In short: they use simulation results to simulate something that cannot be measured directly. I am not saying you can’t do such thing, but it becomes more and more difficult to understand the reliability of the results, especially if at least one simulation is nonlinear or even chaotic. It doesn’t help to claim that the prediction is correct because 114 simulations based on the same model / assumptions provide the same results [1]. This is comparable to: 114 translations of Grimm’s fairy tales are similar, so the story must be true.


  1. Opinion and agendas before facts

Science has nothing to do with opinions and agendas. But we scientists, as social beings, have something to do with it and we have to work with that every day. Unfortunately, some scientists become believers of their own opinion instead to discuss issues in a constructive scientific way.

Marotzke is already convinced that the climate change is anthropogenic and he said [4]: “Sceptics who still doubt anthropogenic climate change have now been stripped of one of their last-ditch arguments”. This is an opinion not a fact!

Due to the nature of climate change the chosen approach is an inductive projection which means we don’t know exactly the mechanism behind climate change. We can’t even be sure that anthropogenic climate change exists. Measuring a temperature increase in the last hundred years and a change of our daily weather behavior compared to the last century hasn’t necessary something to do with an increase of CO2 or that it is manmade. There are other explanations that are equally probable. Maybe we have lived in a lucky period where the climate was quasi periodic and this starts to change now, independent of what we are doing?

  1. Missing constructive discussions

The concept of science is to find reliable and reproducible descriptions of observations we make. In other words: Is there something we don’t understand we try to find a scientific explanation. Due to our human nature we get sometimes lost in our hypothesis. Therefore we should embrace questions which contradict our hypothesis and should discuss them constructively.

Unfortunately, the opposite is quite often the case. I think Lewis provided a good mathematical explanation why the results from Marotzke and Forster don’t work. But he finished his analysis with following sentences: “The statistical methods used in the paper are so bad as to merit use in a class on how not to do applied statistics.” and “All this paper demonstrates is that climate scientists should take some basic courses in statistics and Nature should get some competent referees.” Writing these statements doesn’t help to convince the other side. But this shows how overheated the discussion already is and that the sceptics feel not been taken seriously.

Unfortunately, Marotzke and Forster are not taking Lewis analysis serious. They basically repeat in their answer what they already have published in Nature [5]. And the main reason for why Lewis wrote his analysis was rejected with following statement: “It has been alleged that in [1] we applied circular logic. This allegation is incorrect.” This shows the narrow-mindedness and arrogance of the advocates of climate change. To have the majority doesn’t mean they own the truth.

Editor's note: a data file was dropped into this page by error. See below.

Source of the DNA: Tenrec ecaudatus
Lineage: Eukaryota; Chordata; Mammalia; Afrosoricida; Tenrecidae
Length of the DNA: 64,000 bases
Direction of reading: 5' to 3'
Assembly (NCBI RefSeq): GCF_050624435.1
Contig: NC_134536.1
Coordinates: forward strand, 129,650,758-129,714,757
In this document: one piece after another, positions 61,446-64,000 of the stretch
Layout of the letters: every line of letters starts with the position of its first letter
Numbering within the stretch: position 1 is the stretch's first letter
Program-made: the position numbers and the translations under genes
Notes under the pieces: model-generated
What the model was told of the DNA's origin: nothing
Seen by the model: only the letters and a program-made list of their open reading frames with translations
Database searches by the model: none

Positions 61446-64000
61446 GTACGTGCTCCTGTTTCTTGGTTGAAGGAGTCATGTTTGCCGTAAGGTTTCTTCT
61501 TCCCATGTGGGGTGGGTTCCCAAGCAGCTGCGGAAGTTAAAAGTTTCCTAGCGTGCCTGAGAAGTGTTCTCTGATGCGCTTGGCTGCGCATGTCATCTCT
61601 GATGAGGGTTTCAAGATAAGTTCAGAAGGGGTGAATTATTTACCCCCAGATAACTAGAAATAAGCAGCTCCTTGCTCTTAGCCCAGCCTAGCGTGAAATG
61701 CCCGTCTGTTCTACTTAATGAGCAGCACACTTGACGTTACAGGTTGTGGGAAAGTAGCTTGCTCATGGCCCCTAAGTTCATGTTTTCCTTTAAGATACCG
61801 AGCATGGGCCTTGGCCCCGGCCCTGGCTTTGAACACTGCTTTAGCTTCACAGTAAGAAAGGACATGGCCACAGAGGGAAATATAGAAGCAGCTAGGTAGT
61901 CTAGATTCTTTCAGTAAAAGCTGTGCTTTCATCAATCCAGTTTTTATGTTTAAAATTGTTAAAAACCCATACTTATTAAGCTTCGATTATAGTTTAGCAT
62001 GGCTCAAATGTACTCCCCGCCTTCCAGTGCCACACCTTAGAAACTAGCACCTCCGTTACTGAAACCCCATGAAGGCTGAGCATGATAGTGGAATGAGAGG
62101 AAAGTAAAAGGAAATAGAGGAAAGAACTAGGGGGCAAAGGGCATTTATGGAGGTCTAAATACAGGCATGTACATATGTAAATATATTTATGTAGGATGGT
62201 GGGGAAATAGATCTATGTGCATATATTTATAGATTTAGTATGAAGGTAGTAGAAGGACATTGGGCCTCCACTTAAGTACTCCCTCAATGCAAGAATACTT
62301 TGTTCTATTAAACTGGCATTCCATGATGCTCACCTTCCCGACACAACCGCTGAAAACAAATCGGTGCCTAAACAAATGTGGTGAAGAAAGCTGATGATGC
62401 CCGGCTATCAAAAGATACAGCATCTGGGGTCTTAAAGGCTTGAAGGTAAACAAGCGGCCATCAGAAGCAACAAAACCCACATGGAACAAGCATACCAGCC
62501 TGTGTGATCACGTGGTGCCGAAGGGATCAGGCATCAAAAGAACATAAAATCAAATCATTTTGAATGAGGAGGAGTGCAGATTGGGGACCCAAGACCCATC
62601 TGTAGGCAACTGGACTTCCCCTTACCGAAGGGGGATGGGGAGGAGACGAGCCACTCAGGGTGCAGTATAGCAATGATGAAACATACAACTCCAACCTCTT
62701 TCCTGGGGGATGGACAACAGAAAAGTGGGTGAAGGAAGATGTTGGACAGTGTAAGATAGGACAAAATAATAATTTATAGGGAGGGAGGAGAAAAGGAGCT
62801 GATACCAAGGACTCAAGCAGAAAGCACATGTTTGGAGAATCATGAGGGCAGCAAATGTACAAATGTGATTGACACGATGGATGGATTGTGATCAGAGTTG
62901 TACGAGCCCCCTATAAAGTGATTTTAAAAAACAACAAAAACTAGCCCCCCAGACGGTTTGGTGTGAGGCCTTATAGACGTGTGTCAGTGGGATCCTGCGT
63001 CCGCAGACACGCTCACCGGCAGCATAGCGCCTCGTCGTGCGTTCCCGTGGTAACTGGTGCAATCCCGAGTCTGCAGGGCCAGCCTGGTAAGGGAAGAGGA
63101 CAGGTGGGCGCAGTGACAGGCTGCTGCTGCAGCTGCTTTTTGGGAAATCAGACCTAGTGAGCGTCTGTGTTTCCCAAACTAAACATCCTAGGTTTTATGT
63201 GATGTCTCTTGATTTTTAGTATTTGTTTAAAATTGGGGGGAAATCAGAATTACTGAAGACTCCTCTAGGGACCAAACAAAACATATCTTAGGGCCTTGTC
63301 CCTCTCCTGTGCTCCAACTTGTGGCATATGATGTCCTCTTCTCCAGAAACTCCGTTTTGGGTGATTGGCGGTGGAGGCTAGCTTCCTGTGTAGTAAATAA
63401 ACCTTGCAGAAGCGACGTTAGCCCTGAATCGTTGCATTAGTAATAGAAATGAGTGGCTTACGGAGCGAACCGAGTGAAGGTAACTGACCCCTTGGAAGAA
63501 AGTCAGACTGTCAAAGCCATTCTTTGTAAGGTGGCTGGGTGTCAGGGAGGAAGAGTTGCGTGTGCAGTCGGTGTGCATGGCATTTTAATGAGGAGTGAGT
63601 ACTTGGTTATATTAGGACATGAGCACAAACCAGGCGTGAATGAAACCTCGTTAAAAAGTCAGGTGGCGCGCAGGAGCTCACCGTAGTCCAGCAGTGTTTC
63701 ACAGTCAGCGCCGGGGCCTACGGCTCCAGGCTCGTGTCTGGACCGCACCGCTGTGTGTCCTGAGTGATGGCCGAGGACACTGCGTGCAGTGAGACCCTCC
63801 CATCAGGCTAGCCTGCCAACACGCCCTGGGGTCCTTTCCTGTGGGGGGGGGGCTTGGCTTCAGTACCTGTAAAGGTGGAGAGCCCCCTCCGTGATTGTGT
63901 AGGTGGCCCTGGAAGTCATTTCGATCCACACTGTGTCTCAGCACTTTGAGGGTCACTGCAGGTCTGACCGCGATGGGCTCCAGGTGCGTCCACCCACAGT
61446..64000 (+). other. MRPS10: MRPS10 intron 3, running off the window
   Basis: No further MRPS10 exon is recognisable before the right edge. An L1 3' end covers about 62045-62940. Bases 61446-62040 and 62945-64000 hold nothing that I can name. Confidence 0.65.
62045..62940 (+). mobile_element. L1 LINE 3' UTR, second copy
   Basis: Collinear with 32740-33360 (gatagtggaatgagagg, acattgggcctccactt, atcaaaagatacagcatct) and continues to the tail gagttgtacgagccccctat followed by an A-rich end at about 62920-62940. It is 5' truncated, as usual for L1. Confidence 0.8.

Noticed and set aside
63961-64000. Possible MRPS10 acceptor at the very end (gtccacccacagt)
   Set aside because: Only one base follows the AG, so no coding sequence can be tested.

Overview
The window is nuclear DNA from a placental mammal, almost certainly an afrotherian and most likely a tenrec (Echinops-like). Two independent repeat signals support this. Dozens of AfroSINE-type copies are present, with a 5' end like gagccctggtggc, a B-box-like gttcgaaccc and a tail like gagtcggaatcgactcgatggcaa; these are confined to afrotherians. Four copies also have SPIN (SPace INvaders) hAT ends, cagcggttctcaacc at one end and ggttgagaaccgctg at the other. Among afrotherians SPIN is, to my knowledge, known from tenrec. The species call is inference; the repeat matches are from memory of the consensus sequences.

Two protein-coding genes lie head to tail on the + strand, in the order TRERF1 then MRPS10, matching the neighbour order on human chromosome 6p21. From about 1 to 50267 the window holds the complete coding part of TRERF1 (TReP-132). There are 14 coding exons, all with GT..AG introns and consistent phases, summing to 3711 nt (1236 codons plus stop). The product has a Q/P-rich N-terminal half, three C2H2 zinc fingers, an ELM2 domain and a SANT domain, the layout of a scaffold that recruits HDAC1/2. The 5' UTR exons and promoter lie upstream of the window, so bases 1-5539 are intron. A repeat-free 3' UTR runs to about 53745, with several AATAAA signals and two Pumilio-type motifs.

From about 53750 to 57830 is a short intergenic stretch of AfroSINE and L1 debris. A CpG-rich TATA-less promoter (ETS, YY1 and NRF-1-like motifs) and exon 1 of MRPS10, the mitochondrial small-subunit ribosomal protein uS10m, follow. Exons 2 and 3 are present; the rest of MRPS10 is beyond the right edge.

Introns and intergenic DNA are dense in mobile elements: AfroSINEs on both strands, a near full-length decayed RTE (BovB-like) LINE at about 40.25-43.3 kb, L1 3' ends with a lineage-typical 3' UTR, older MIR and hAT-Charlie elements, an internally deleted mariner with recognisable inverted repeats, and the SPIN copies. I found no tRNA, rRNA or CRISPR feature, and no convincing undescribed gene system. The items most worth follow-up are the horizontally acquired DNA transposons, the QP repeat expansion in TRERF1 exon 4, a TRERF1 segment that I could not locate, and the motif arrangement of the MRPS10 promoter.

In order to solve the climate change issue advocates and sceptics should work together as equal partners in the same group or directly within the IPCC. Only if both sides are satisfied with the results we might be getting closer to the truth.

[1] Jochem Marotzke & Piers M. Forster. Forcing, feedback and internal variability in global temperature trends. Nature, 517, 565–570 (2015)







Is science apocalyptic?

002_ScienceApocalipticFirst published on LinkedIn, 15.06.2015

This might be a strange question, because science is rational, analytic and always objective. Isn’t it?

But if you follow the media you find articles where authors claim that scientists say the apocalypse is near if we do not act quickly.


Apocalyptic scenarios

In the 1950s it was the atomic bomb and the use of atomic energy which some scientists believed may cause the “Weltenbrand”, and in the 1970s and early 1980s a new ice age was thought to freeze the northern world (e.g. Sir Fred Hoyle, 1981 in his book “Ice: How the new ice age will come and how we can prevent it” and his solution was to warm the oceans) and it was important to act quickly. In the 1980s and 1990s the hole in the ozone layer was a nearly hysterically discussed topic. Some call this a successful story and that the hysteria helped to solve the problem by preventing CFC in modern products through international agreements on reducing the consumption of ozone-destroying chemicals. But the panic was greater than the actual effect on earth, and the hole in the ozone layer does still exists! In my opinion some questions were not answered, such as how long the hole in the ozone layer existed prior its discovery in the 1980s, and whether CFC was its only cause or if there was something else affecting it that we didn’t know. Didn’t matter, we had to act quickly. Right after the hole in the ozone layer the discussions about climate change started again, but this time in the opposite direction; not cooling, now warming. And before substantial facts were available the conclusion was already made: the warming is anthropogenic and the end of the world is close. We have to act quickly! In the 1990s and right now a pandemic virus outbreak is at our doorstep and we have to act quickly, yet again.